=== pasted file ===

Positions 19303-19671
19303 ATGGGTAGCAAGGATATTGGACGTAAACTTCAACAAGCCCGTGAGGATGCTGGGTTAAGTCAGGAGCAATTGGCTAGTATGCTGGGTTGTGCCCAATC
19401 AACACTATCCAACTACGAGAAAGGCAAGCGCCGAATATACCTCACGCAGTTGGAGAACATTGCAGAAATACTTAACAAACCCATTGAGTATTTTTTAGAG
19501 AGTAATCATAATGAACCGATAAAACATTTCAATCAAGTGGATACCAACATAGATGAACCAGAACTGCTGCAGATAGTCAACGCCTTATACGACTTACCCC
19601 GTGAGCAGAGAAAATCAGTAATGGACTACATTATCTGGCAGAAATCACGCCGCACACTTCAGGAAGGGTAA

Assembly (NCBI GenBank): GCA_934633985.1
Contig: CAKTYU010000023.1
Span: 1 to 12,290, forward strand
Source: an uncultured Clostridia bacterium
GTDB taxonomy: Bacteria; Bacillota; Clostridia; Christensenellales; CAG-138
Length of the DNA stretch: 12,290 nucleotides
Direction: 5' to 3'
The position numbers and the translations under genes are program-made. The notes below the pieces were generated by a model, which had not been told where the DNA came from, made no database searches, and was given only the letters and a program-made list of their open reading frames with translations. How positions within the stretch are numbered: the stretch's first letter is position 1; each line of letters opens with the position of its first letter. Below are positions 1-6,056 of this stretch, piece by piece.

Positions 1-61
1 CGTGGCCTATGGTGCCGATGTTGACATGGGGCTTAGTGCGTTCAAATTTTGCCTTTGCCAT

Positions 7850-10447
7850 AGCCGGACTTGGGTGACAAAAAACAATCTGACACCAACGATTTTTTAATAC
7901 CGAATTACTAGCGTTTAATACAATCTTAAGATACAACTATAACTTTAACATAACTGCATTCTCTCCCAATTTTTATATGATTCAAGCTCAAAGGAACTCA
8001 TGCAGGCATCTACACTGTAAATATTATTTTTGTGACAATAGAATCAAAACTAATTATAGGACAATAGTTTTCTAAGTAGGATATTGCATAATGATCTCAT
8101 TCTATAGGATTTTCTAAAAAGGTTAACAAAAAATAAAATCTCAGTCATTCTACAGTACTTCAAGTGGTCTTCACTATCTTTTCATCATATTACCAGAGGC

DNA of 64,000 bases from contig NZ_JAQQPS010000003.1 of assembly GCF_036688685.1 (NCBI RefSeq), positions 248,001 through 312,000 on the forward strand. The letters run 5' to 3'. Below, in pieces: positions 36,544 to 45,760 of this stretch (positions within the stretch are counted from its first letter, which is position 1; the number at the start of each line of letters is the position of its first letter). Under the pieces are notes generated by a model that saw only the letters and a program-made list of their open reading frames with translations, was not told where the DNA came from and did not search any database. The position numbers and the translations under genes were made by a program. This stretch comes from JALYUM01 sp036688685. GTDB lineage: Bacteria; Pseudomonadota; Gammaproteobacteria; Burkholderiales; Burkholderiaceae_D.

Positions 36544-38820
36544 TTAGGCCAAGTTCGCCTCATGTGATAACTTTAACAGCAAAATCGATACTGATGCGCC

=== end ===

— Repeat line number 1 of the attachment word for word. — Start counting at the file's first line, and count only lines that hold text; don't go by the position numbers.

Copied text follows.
Positions 19303-19671